NEWARK, N.J. (Reuters) - For more than 200 couples who lined up in Newark, New Jersey, on a frigid Valentine’s Day morning, the city’s plan to sell building lots at the bargain price of $1,000 a piece was a chance to make the American dream come true.
The turnout was also beyond the wildest dreams of the officials who came up with the idea of offering a sweetheart deal to attract fledgling families to neighborhoods of the state’s largest city that need of an influx of new residents.
“Families are the core of community, so we wanted to change the perception of our community, to get people to choose to live in Newark,” said Mayor Ras Baraka. “But this has taken on a life of its own.”
Baraka, the son of poet and activist Amiri Baraka, said a website about the sale drew 10,000 hits, and the offer has garnered international media attention.
The sale of 100 lots on a first-come-first-served basis was open to couples only, whether married or not. The buyers had to promise to build a home on their land within 18 months and live there for at least five years.
All told, more than 225 couples lined up, 30 of whom spent the entire night camped out on the street in temperatures hovering near 20 degrees Fahrenheit (minus-7 Celsius).
Among them were Shannon Guy, 29, and her partner and fellow lawyer, John Errico, 28. The couple, who were seventh in line, only found out about the sale on Friday morning.
By late afternoon, they had pitched a small tent on the street outside City Hall and spent the night comparing data about commute times, crime and curb appeal on a laptop. Ultimately, they snagged the lot they wanted on Garside Street.
“I’m excited to be part of the vanguard,” said Guy, who met Errico when they were Yale University undergraduates. “It’s great to be part of the city as it transitions.”
Rafael Cura, 36, a plumber, and his wife, Ana, were first in line, arriving at 4 p.m. (2100 GMT) Friday. He was a career technician in the Brazilian air force before moving to Newark 15 years ago.
He said he liked the city for its sense of community, food, soccer and the New Jersey Devils, the National Hockey League franchise that makes its home in downtown Newark.
And he dismissed the city’s reputation for crime. “Compared to Brazil, it’s safe here,” he said.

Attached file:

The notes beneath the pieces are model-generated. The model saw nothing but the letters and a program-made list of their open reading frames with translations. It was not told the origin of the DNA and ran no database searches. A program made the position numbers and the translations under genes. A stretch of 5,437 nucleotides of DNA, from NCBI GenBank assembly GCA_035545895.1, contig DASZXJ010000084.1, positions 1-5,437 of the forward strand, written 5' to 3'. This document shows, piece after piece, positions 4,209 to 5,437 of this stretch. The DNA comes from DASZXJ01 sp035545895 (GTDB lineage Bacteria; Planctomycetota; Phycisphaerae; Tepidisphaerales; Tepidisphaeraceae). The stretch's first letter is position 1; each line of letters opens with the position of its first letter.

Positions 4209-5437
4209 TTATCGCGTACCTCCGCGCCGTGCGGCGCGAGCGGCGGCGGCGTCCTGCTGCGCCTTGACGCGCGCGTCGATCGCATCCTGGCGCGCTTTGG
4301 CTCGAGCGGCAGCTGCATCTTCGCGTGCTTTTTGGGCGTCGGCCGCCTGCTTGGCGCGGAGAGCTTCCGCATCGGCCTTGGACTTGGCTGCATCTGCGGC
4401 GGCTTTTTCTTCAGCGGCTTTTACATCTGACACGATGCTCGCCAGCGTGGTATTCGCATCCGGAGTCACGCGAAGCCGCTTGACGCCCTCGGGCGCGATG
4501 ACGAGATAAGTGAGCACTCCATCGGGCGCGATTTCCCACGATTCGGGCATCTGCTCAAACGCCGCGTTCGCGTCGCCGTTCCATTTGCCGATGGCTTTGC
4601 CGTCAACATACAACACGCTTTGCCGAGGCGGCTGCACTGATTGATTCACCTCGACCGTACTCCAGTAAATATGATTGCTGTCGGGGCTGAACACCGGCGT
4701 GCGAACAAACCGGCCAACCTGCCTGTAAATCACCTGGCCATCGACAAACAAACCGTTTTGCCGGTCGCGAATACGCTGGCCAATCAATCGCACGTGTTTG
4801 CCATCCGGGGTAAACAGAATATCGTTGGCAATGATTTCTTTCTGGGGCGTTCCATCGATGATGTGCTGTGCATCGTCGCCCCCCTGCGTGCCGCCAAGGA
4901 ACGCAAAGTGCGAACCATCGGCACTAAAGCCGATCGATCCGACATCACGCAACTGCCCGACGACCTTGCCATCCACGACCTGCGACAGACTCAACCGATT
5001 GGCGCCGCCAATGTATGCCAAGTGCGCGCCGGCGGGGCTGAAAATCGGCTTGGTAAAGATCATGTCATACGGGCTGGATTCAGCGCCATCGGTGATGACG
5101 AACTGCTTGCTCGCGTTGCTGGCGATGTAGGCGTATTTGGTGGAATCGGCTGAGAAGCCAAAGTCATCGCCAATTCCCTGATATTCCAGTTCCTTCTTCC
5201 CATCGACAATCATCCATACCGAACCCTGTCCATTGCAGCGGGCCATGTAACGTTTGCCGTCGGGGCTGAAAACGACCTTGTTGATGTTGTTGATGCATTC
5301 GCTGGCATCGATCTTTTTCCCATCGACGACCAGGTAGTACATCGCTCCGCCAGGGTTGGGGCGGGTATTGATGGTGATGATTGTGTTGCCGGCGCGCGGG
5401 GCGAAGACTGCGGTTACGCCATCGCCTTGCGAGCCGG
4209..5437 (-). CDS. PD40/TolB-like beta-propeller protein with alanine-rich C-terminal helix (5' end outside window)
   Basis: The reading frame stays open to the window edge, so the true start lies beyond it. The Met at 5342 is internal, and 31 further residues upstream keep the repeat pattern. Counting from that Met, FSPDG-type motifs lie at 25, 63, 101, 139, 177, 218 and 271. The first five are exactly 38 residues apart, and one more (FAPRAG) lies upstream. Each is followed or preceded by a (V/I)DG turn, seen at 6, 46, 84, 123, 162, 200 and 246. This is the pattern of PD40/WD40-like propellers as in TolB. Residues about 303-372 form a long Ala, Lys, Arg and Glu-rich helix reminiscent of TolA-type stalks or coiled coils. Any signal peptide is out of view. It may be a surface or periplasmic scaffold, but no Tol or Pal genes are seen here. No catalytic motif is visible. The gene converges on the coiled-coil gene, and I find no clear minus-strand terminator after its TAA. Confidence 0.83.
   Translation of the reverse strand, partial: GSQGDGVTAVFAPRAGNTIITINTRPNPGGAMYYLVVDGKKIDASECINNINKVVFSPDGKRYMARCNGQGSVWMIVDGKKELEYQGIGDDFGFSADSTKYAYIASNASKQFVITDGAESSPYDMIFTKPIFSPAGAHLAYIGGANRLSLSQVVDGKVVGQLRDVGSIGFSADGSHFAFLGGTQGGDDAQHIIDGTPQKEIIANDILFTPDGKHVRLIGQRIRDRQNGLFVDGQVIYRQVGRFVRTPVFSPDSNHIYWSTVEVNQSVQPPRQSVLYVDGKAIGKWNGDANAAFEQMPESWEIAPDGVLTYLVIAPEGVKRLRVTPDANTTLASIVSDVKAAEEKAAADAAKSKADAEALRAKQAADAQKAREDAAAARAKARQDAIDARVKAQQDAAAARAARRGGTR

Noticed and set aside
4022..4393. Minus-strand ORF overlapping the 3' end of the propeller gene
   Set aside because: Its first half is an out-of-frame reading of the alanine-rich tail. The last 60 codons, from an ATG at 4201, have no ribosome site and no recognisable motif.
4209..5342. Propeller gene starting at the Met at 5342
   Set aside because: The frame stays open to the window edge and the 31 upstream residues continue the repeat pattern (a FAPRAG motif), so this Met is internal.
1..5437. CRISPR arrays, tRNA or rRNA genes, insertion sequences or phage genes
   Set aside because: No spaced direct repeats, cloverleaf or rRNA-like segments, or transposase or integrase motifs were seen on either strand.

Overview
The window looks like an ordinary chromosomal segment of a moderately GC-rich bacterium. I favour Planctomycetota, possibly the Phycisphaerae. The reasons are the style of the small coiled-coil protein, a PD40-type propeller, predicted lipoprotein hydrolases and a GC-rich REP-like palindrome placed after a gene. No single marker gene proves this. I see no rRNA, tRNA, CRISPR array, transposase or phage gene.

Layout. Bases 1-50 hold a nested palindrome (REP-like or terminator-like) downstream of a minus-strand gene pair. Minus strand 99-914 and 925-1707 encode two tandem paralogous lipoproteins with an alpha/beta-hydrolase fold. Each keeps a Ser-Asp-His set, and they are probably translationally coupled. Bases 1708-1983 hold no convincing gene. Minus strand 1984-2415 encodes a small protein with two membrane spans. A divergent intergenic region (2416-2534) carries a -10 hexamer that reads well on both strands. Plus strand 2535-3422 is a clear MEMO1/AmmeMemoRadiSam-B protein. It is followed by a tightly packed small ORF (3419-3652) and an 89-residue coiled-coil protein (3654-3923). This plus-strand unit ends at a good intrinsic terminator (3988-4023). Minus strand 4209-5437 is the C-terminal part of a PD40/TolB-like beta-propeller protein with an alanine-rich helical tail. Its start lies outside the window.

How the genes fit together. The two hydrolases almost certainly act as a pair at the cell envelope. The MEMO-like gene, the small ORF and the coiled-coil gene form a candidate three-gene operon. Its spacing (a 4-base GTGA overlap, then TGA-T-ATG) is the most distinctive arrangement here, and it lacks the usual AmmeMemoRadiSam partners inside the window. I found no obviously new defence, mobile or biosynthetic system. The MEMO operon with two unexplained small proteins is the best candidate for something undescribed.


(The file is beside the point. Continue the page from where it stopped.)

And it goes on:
Baye Adofo-Wilson, deputy mayor for economic development and housing, came up with the idea of a Valentine’s Day sale of city-owned lots.
“Economic development is not about buildings, it’s about relationships,” Adofo-Wilson said. “Couples are the foundation of communities and if we can get more of them to come to our city we can make it a happier and more enjoyable place.”
The sale is part of a broader “model neighborhood” approach to redevelopment that the new administration has championed to help turn around a city that has made halting advances toward renewal in the last 45 years.
The flight of industry and reduced economic opportunity triggered riots in 1967. Newark, along with other cities, has struggled to find its way back ever since.
Adofo-Wilson said the city was trying to build “model neighborhoods” by increasing police, fire, health, economic development, code enforcement and neighborhood resources in designated areas.
By increasing population density, officials believe, new shops and businesses will locate in those neighborhoods.
“We want to be part of the revitalization of the community,” said Bern Woods, 46, who works both in her partner’s Jersey City cafe and as a children’s recreation coach for the City of New York.
Her partner, Christina Coaker, 37, and she are engaged to be married in September and hope to open an espresso bar near Newark City Hall.
Editing by Frank McGurty and Lisa Von Ahn